[ Parent ]
Four people are up in court today, attempting to get some (at least) of the charges against them dropped.

Any idiot can face a crisis - it's day to day living that wears you out.
by ceebs (ceebs (at) eurotrib (dot) com) on Wed Mar 13th, 2013 at 12:19:41 AM EST
And a new direction. Four Daily Mirror Journalists and ex journalists arrested over phone hacking.

Any idiot can face a crisis - it's day to day living that wears you out.
by ceebs (ceebs (at) eurotrib (dot) com) on Thu Mar 14th, 2013 at 06:47:18 AM EST
And talks between the three parties on press regulation have broken down.

Any idiot can face a crisis - it's day to day living that wears you out.
by ceebs (ceebs (at) eurotrib (dot) com) on Thu Mar 14th, 2013 at 07:33:49 AM EST
[ Parent ]
I should bloody well hope so.

I suspect that the LimpDems are having a sort of remorseful last-stand attack of moral integrity, after so dramatically screwing the pooch on secret tribunals.

It is rightly acknowledged that people of faith have no monopoly of virtue - Queen Elizabeth II

by eurogreen on Thu Mar 14th, 2013 at 07:59:20 AM EST
[ Parent ]
A few LibDems quit over the tribunals. Not much but something. Not sure where they'll go, though, not much of a political career outside a party in Europe.


-----
sapere aude
by Number 6 on Thu Mar 14th, 2013 at 09:11:12 AM EST
[ Parent ]
Can Cameron win a Leveson vote? The Commons arithmetic untangled

On Monday evening the division bell will ring in parliament and MPs will vote for the future of Britain's press. It won't be clear, from the tweets of MPs emerging from the voting lobbies, which side is going to win. That's because this Lib-Lab vs Cameron standoff puts the Commons on a knife-edge. There's a reason the prime minister voluntarily used the phrase "hung parliament" in his press conference in Downing Street this morning.

The Conservatives currently have 303 MPs, down three from their 2010 general election total. That contrasts with Labour's 255. With Nick Clegg's party joining Ed Miliband's - they are also steady on 57 following their Eastleigh by-election hold - the Lib-Lab alliance tots up 312 votes, nine ahead of the Tories. Even if it were a straightforward standoff between the three main parties, this would be a close one.

And then there's the minority parties. I've been ringing round their offices and have found them all a-flutter. Normally shunned into irrelevance by their small stature in parliament, it's on these rare occasions when their voting intentions really matte



Any idiot can face a crisis - it's day to day living that wears you out.
by ceebs (ceebs (at) eurotrib (dot) com) on Thu Mar 14th, 2013 at 09:30:24 AM EST
[ Parent ]


Any idiot can face a crisis - it's day to day living that wears you out.
by ceebs (ceebs (at) eurotrib (dot) com) on Thu Mar 14th, 2013 at 01:41:03 PM EST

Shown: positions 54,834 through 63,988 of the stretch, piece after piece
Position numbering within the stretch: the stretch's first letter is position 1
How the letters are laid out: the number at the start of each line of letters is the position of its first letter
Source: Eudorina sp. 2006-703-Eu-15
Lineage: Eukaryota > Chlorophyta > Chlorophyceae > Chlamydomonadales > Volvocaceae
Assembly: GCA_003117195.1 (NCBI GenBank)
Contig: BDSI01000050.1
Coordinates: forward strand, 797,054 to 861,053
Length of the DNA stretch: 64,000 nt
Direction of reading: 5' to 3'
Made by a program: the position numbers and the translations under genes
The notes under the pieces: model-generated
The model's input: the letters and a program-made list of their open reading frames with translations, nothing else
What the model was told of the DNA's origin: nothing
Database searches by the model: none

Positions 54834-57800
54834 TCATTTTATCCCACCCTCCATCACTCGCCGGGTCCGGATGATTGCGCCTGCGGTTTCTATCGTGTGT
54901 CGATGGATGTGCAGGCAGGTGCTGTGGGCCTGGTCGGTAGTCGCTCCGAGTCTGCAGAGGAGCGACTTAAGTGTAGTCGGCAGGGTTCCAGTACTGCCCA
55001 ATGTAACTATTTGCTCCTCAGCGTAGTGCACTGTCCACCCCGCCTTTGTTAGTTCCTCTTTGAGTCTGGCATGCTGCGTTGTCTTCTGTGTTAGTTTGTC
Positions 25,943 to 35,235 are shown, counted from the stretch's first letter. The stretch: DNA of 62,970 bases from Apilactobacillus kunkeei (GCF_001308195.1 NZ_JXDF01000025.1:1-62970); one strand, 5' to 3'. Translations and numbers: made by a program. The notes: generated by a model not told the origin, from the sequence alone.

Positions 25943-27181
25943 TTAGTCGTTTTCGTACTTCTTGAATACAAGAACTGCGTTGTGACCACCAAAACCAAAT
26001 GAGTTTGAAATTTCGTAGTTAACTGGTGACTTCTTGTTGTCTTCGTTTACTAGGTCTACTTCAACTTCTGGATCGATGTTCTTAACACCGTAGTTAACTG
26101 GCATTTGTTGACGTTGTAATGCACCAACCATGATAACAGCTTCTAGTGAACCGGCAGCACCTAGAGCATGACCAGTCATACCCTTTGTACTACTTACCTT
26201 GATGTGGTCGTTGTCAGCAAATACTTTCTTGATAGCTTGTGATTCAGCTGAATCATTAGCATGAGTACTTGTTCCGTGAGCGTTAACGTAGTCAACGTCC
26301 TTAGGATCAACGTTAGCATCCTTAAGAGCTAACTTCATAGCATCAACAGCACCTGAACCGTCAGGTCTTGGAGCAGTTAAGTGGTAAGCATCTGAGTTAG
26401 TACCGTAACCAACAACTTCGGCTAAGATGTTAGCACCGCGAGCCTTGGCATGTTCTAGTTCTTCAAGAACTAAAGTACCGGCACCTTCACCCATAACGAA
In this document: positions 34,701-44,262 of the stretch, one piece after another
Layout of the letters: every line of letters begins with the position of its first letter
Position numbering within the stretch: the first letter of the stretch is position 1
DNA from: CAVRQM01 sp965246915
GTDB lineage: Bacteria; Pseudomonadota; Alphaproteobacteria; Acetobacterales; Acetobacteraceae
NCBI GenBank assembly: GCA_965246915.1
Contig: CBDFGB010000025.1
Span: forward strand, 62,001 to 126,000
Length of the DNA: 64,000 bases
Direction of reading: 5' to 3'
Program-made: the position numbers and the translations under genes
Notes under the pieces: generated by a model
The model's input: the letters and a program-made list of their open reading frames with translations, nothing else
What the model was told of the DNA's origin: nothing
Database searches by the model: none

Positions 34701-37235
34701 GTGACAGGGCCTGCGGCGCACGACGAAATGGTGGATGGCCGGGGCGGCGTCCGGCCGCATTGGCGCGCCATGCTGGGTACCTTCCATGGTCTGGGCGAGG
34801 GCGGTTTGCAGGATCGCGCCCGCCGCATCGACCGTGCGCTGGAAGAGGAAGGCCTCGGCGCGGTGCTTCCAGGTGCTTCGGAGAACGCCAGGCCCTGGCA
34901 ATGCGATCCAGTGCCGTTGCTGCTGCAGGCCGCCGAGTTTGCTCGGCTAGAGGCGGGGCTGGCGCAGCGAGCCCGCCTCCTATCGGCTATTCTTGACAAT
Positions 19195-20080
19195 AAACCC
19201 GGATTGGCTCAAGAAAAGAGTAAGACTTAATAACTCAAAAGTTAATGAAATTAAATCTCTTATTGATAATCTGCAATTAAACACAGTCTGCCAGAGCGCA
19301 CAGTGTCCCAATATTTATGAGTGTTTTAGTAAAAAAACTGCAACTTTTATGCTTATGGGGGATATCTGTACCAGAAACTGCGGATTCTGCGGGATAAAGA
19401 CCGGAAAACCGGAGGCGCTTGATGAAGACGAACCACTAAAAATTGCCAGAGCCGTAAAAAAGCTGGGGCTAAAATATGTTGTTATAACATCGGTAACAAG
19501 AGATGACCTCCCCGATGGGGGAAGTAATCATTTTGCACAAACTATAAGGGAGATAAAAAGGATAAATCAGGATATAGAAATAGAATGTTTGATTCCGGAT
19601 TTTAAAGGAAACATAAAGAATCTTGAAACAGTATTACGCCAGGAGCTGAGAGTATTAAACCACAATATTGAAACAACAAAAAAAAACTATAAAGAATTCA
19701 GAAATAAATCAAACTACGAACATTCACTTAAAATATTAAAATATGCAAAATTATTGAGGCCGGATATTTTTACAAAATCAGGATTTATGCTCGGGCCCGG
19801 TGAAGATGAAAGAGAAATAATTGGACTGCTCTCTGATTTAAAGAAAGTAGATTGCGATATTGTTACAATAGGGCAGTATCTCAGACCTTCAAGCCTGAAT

[ Parent ]
I think that's probably Cameron-code for 'If we ignore Leveson, it will just go away.'

Cameron doesn't really have much of an interest in muzzling the press. Remember, he was the one who employed Coulson.

I doubt Milliband is all that much more concerned in practice.

by ThatBritGuy (thatbritguy (at) googlemail.com) on Thu Mar 14th, 2013 at 09:03:59 AM EST
[ Parent ]
'Supergrass' takes hacking scandal into new territory - Crime - UK - The Independent

Evidence from a "supergrass" is understood to have prompted today's arrests of the former Sunday Mirror editor Tina Weaver and three other executives from the Mirror Group on suspicion of phone hacking.

An insider with knowledge of the workings of a number of tabloid titles is thought to have handed the Metropolitan Police significant new information about the Sunday Mirror and the News of the World.

Scotland Yard is also thought to have obtained evidence from a recent exchange of emails between a small group of current and former Mirror Group executives. Detectives have already drawn up a list of preliminary list of possible victims whose voicemails may have been illegally accessed by Mirror Group journalists. The disclosures have opened a new front in Scotland Yard's inquiries into illegal news-gathering by tabloid journalists.



Any idiot can face a crisis - it's day to day living that wears you out.
by ceebs (ceebs (at) eurotrib (dot) com) on Thu Mar 14th, 2013 at 09:04:51 PM EST
[ Parent ]
And brings the threat closer for Piers Morgan

keep to the Fen Causeway
by Helen (lareinagal at yahoo dot co dot uk) on Fri Mar 15th, 2013 at 02:08:47 PM EST
[ Parent ]
Police officer charged with selling information to The Sun | PressGazette

A former police officer has been charged with allegedly supplying information to The Sun in exchange for cash.

James Bowes, a former police sergeant with the Neighbourhood Policing team of Sussex Police, has been charged with misconduct in a public office.

It is alleged that in 2010 Bowes provided information to The Sun about three high profile investigations being conducted by Sussex Police at the time in exchange for £500.



Any idiot can face a crisis - it's day to day living that wears you out.
by ceebs (ceebs (at) eurotrib (dot) com) on Thu Mar 14th, 2013 at 08:35:18 AM EST


Display:
Go to: [ European Tribune Homepage : Top of page : Top of comments ]